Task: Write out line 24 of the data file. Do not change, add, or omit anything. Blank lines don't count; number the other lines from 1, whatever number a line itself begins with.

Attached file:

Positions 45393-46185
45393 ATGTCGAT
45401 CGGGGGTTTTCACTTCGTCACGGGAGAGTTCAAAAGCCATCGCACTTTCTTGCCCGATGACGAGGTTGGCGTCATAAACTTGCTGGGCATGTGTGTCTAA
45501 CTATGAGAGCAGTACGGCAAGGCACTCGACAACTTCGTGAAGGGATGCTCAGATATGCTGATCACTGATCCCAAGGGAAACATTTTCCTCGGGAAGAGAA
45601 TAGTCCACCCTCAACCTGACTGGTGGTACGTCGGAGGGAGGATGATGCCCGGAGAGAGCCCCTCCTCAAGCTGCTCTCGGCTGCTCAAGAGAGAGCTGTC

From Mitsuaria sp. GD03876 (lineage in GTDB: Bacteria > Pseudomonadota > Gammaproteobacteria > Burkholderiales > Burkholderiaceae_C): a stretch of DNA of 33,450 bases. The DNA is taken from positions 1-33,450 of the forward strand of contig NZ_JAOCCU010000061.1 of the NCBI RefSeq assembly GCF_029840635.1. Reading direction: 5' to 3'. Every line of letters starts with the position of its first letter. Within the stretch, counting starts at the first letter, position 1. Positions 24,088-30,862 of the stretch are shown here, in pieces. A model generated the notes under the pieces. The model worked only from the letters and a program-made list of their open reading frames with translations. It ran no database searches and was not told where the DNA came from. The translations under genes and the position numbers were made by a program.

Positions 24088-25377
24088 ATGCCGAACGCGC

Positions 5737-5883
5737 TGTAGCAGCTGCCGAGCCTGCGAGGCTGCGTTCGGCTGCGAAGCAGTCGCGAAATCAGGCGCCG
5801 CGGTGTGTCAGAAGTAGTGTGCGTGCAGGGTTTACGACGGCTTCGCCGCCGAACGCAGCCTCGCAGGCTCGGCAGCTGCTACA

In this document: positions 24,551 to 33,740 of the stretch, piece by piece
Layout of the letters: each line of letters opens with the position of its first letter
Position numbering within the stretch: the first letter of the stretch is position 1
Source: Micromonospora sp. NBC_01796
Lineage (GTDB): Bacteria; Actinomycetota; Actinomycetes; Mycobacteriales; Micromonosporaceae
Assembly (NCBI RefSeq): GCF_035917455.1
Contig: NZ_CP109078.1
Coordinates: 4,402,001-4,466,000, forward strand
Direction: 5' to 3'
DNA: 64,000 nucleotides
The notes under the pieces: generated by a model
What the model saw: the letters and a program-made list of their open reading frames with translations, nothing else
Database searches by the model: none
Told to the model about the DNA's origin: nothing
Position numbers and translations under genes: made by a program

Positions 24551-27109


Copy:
Database searches by the model: none